Illis autem diebus Deo instigante duo sancti episcopi ex Pretiannia uenientes intrauerunt domum Dubthaci quorum unus uocabatur Mel et alter Melchu. Alio die inuenit Brigita mel in pauimento domus sue quod antea ibi non fuit sed in illa hora Deus Sancte Brigite commendauit quia illa quadam necessitate cogente mel a Domino suo postulauit et sic inuenit.
21. The passages of Vita I Sanctae Brigitae analysed above are faultless in orthography, grammar and syntax. They exhibit structural features that recur throughout, in the smallest units, in discrete sentences, in complete paragraphs that link into coherent stories, in paired and balanced but widely separated narratives, and in the entire composition. They exhibit consistent but varied plays on the meanings of words and recurrence of words at arithmetically fixed intervals. There are good reasons to revise estimates of its language as `crude' or `clumsy' or `inelegant' or `childish'. Even description as `rhetorically minimalist' does not do our author justice. The analyses have touched on barely 7% of the text, and they are by no means complete surveys of the author's artifice even in these few examples. Yet they establish beyond question that he was working in a tradition, well documented among Hiberno-Latin authors of the seventh century, in which men tried to represent in literary compositions the ratios of cosmic and musical theory they believed God had used to create a coherent universe.26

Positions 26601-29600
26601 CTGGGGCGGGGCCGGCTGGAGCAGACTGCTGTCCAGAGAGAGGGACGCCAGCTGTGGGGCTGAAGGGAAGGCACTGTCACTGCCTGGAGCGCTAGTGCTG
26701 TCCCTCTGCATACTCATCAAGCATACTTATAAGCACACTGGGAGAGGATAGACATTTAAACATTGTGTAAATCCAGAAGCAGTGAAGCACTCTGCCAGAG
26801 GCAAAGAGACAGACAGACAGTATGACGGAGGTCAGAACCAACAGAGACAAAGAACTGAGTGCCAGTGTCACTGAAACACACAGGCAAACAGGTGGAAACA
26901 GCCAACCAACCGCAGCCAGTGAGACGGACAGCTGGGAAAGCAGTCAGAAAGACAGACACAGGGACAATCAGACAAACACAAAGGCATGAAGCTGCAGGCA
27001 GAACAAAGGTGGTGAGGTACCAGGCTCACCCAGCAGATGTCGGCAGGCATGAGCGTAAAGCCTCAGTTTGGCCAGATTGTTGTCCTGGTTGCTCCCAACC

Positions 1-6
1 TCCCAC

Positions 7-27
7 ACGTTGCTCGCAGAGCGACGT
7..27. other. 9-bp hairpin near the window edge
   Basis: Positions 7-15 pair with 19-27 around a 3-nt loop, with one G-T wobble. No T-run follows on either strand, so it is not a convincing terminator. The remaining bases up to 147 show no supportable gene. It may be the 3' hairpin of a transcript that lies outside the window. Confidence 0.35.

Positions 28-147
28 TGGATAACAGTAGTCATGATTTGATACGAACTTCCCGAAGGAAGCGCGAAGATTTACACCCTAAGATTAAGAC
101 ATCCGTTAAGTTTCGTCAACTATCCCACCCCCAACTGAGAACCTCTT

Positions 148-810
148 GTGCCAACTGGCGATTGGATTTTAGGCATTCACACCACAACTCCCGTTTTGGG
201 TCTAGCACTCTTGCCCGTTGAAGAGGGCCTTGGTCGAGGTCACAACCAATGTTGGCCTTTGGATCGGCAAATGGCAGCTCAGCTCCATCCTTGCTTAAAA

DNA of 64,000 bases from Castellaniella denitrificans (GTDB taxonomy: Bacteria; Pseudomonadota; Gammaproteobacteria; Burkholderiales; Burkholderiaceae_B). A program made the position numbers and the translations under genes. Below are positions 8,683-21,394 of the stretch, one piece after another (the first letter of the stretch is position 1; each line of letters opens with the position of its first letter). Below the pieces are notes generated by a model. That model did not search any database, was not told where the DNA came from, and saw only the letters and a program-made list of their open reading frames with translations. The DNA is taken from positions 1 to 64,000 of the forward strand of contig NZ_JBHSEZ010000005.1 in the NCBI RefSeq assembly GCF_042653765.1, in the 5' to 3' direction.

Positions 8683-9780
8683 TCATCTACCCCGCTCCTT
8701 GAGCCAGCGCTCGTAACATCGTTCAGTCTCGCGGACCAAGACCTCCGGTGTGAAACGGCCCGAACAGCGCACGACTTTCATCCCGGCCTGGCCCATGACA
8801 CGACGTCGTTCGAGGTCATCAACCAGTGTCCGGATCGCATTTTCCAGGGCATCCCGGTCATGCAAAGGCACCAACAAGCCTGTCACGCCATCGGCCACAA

22. Assured that our author was not an inchoate writer, let us reconsider what McCone presented in Peritia 1 as `the final piece of the jigsaw' that left him with `absolutely no doubt that such borrowing as there was between Vita II and Vita I was from the former into the latter'.27 The texts presented here from MS Additional 34124 and Sharpe's edition may be compared with those McCone copied from seventeenth-century editions he knew to be inadequate.28 First from Vita I §107 and Vita II, miracle xiii.